Deep in the heart of South Africa, in the mountains and valleys of the Cedarberg region near Cape Town, vast vistas, fields of verdant green bushes, fill the landscape. Traveling throughout this precipitous expanse, one may not suspect that this bright bush, which the locals refer to as “Rooibos,” (pronounced roy-boss), could be such a versatile and remarkable herb. Among Rooibos’ many uses, Rooibos’ most popular utilization is as a tisane, or herbal beverage. Also known as Red tea, Bush tea (no relation to our 40th or 42nd President) and Redbush tea, Rooibos tea has become the hottest trend in the tea industry.
It ain’t easy bein’ Red
Like most tea (Camellia Sinensis … AKA “real” tea), Rooibos tea goes through a fermentation process. Rooibos tea is finely chopped, bruised and left to ferment in heaps. Rooibos tea is then left to dry in the African sun, where it changes from a vivid green to a deep mahogany red the unique color which Rooibos tea is known and adored (and consumed).
The Dark Age of Rooibos Tea
Rooibos tea remained virtually unheard of for centuries, known only to the Khoisans, a tribe of South African Bushmen. It was used frequently by these people as an herbal remedy for a wide range of ailments. The secret of this delicious herb nearly vanished into oblivion due to the environment and landscape, as the isolated tribe dwindled away and eventually disappeared.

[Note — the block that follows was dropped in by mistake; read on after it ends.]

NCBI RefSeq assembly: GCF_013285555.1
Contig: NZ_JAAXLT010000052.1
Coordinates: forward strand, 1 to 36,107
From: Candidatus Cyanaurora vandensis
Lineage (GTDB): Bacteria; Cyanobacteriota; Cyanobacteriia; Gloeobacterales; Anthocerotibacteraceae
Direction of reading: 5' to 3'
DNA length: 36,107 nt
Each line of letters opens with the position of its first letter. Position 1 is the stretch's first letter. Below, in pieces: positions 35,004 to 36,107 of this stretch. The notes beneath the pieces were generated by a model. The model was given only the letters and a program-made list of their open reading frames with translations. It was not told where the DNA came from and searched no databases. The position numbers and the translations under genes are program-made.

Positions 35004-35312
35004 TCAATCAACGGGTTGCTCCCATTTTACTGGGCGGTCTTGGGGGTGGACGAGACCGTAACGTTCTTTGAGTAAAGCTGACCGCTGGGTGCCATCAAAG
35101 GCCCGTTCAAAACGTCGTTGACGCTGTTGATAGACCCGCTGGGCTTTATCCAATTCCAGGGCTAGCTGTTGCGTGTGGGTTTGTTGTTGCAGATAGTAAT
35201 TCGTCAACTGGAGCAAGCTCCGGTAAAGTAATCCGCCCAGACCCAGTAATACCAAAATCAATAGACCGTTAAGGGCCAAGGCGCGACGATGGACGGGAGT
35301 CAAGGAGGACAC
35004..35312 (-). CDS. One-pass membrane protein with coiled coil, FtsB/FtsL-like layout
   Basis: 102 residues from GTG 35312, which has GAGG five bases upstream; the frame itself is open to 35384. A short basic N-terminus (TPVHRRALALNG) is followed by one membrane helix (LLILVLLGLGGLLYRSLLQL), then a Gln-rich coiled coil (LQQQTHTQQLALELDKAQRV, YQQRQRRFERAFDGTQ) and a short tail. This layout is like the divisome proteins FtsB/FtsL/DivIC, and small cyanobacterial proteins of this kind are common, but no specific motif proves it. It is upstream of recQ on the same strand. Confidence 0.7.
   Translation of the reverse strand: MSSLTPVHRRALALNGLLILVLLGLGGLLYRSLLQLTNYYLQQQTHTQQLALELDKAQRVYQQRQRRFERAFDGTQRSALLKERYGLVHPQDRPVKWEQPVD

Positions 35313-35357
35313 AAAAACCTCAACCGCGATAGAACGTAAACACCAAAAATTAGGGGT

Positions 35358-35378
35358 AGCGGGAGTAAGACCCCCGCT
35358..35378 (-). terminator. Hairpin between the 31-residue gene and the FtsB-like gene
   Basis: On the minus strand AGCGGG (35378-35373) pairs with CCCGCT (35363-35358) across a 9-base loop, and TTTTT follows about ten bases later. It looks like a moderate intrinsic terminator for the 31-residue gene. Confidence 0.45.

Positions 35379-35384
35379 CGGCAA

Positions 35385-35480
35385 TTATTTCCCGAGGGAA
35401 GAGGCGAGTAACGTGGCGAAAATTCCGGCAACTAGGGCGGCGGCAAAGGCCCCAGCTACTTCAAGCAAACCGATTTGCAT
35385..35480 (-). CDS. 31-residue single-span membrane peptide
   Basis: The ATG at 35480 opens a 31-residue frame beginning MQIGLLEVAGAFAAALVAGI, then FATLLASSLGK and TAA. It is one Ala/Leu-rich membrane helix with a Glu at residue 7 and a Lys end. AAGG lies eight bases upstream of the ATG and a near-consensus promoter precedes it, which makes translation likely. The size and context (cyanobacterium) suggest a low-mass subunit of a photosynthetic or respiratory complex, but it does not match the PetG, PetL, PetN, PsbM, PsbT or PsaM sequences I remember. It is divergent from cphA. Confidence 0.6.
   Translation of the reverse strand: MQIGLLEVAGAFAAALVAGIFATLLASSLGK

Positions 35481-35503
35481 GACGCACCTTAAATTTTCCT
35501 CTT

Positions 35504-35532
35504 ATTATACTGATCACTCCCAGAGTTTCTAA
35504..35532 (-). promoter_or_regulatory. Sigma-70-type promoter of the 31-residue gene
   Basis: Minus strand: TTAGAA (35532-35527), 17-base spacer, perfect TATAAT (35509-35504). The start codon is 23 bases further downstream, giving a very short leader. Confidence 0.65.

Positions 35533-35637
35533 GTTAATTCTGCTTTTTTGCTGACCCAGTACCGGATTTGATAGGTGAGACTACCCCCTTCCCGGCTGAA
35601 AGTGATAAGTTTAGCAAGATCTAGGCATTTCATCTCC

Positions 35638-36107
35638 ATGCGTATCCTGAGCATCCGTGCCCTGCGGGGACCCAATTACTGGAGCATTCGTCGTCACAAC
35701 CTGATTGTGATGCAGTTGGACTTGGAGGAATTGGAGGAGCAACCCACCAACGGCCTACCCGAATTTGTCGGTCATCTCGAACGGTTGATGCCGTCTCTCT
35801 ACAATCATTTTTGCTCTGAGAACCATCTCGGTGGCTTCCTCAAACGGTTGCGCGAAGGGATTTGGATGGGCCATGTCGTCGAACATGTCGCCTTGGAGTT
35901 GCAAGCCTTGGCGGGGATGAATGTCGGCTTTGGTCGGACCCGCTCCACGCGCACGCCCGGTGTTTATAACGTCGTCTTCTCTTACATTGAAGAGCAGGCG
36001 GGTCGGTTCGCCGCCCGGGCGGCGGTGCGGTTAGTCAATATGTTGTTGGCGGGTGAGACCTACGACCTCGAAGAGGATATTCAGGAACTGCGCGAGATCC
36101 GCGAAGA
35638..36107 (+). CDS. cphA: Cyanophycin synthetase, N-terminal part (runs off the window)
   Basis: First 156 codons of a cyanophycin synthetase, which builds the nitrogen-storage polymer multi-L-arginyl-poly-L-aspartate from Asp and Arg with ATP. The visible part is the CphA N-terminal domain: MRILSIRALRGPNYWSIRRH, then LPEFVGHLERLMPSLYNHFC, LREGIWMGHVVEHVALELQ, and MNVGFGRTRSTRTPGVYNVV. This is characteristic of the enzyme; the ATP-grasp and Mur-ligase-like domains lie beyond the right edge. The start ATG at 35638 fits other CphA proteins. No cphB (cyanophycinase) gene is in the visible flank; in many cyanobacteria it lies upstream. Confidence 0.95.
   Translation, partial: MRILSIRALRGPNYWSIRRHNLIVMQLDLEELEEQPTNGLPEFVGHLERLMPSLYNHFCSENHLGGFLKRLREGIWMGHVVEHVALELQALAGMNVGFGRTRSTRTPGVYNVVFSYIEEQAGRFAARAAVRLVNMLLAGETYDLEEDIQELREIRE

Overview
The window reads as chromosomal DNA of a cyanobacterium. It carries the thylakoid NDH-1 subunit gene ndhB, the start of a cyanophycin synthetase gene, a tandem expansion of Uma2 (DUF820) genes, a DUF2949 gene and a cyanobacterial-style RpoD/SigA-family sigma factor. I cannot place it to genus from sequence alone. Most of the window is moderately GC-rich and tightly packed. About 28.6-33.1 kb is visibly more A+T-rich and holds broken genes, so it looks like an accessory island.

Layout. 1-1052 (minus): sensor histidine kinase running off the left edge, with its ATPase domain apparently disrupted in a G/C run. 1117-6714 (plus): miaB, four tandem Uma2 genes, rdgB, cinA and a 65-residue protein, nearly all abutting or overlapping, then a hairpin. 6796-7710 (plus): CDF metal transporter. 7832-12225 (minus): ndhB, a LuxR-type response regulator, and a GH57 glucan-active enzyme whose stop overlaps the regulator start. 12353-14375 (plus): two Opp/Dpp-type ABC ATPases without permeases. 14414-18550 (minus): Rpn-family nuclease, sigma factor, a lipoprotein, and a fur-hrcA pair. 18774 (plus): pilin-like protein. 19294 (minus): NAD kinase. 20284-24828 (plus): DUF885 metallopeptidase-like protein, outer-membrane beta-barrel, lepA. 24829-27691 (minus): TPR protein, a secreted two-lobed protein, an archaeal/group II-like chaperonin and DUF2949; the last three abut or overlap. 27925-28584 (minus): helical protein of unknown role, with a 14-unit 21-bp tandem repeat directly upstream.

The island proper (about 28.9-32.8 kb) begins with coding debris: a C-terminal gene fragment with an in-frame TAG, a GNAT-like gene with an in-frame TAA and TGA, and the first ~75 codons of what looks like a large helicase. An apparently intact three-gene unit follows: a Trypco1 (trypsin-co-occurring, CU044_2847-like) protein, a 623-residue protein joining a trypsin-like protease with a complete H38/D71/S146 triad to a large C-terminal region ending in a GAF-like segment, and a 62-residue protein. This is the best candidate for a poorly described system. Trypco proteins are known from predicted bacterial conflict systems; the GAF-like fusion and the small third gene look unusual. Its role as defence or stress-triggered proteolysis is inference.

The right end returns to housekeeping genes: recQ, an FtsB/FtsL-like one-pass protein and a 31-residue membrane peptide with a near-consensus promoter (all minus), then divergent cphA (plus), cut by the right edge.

Luckily, Rooibos tea was re-discovered in 1772 by botanist Carl Humberg, who then brought it back as a beverage. For generations after this, Rooibos tea was enjoyed (primarily by the South Africans) for it’s cool, sweet, refreshing flavor. In 1904, a Russian immigrant named Benjamin Ginsberg realized Rooibos’ untapped marketing potential, and began offering Rooibos tea globally calling Rooibos “Mountain Tea” as an herbal substitute to tea. Thus, the Worldwide Rooibos Revolution had begun.
A Place in the Sun
Due to the difficulties buying and shipping tea (“real” tea) from war-ridden Asia during World War II, the demand for a substitute beverage was urgent. Since Rooibos tea was such a fitting alternative, Rooibos’ popularity rapidly rose.
But it wasn’t until decades later that Rooibos teas’ real success began. In 1968, South African mother Annique Theron (possible relation to my favorite “Monster” star Charlize Theron?) fortuitously stumbled across Rooibos teas’ ability to calm her baby, relieving the infant of colic and insomnia. Gratified by Rooibos’ natural healing potential, Annique went on to investigate and document Rooibos’ health-promoting properties. In 1970, Annique published her findings a book titled “Allergies: An Amazing Discovery.” With this publication, Rooibos tea first became widely recognized worldwide.
Rooibos tea has since expanded from a small herb indigenous to a select region of South Africa, known only to a small group of tribesman, into one of the most consumed and well-known herbs in all the world. The wonderful flavor and startling versatility make Rooibos worth the praise it has received, a mainstay for the converted and a must-try for the not-yet enlightened.